To enhance quality of life, patients with an LVAD must carefully follow the guidelines provided by their health care team.
We encourage you to create advance directives to let your doctor and others know your wishes concerning medical treatment in the event that you become unable to communicate your wishes.
If you already have advance directives, please review these documents to make sure that they still reflect your preferences, now that you are a candidate for destination therapy.
Under Ohio law, there are two advance directives forms you can use to make your wishes known:
- Durable power of attorney: This form allows you to appoint someone as your agent to make all health care decisions for you, should you become terminally ill and unable to communicate, or if you become permanently unable to make decisions for yourself. You may want to choose an alternate agent, in case the primary agent is unable to assist.
- Living will: This form allows you to give advance written directions about all of your health care decisions if you become terminally ill and unable to communicate, or if you are in a permanently unconscious state.
The ventricular assist device’s power supply allows it to continue pumping without regard to your medical status. There may come a time when your medical condition or quality of life warrant that the device be turned off, and a living will can communicate your preferences to your health care providers.
Please share information about your advance directives with your surgical team.
The risks of destination therapy on a woman’s fetus are unknown, but device implantation can potentially burden the abdominal area due to the size and position of the device. Therefore, it is very important that women of child-bearing potential use two forms of contraception (birth control) simultaneously for the duration of destination therapy, unless absolute abstinence is the chosen method.
You must use at least one primary contra- ception method, plus a secondary method. Primary forms of contraception include your partner’s vasectomy, intrauterine devices, birth control pills, and topical/injectable/implantable/ insertable hormone birth control products. Secondary forms of contraception include diaphragms, latex condoms, and cervical caps, each used with a spermicide.
Please be advised that contraceptive tech- niques, other than absolute abstinence, may not be 100 percent successful in preventing pregnancy. Please talk with your gynecologist about the forms of birth control that are right for you.
How will I know how to care for the LVAD?
A detailed education program will be provided to you and your caregivers to ensure safety and proper use of the device. Before you go home, you’ll need to know how to manage the device, including troubleshooting the device’s alarms, and handling potential emergency situations. You’ll also need to demonstrate independence with self-care activities before you go home.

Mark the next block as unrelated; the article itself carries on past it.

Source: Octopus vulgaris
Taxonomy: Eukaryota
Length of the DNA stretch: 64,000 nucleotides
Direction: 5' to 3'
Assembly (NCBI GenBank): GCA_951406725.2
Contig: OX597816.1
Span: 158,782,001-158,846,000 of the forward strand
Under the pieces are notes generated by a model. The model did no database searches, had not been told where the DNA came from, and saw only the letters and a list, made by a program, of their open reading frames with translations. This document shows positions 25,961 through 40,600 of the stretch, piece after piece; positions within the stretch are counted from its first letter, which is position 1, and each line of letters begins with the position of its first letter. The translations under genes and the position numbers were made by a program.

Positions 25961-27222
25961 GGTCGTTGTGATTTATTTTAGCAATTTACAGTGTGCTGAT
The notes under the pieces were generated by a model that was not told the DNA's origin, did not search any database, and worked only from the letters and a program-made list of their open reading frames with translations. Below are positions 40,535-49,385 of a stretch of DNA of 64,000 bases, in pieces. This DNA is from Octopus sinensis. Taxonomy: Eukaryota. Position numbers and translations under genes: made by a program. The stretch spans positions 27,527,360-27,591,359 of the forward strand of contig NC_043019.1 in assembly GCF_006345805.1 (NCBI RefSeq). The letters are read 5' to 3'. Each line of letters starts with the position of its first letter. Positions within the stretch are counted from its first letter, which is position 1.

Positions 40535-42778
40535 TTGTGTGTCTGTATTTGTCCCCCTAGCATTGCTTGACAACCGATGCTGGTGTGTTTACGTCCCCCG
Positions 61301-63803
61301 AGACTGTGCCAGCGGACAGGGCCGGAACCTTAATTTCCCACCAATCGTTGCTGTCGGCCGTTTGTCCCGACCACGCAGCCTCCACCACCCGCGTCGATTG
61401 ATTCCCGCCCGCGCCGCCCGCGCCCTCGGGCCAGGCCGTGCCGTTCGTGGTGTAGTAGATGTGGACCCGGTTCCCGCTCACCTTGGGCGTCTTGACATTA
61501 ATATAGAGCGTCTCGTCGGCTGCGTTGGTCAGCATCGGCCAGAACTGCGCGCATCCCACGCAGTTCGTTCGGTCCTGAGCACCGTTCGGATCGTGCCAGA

In addition, you’ll be given guidelines about your activities, including swimming, showering, bathing and resuming sexual activity; medications, diet, and when to call the doctor.
At home, you’ll need to have an accurate scale as well as a thermometer. Some patients will need to monitor their blood pressure at home. Your nurse will provide specific guidelines.
Can I go home after receiving the LVAD?
Yes. When you are able to go home will depend on your rate of recovery and your medical condition. You may first be discharged from the hospital to an intermediate care facility. It is our goal to help you recover as quickly as possible so you may be able to go home.
It’s very important to continue making healthy lifestyle changes before and after the LVAD implant procedure, including:
- Stop using tobacco
- Follow your recommended nutrition guidelines
- Stop drinking alcohol
- Don’t use illegal drugs
- Exercise regularly
If you need help making lifestyle changes, your health care providers can assist you with strategies or refer you to other resources such as a dietitian, smoking cessation specialist or cardiac rehabilitation program.
If you need more information or would like to make an appointment with a specialist, click here to contact us, chat online with a nurse or call the Miller Family Heart and Vascular Institute Resource & Information Nurse at 216.445.9288 or toll-free at 866.289.6911. We would be happy to help you.
This information is provided by Cleveland Clinic and is not intended to replace the medical advice of your doctor or health care provider. Please consult your health care provider for advice about a specific medical condition.
Copyright 2009 Cleveland Clinic. All rights reserved. 12/09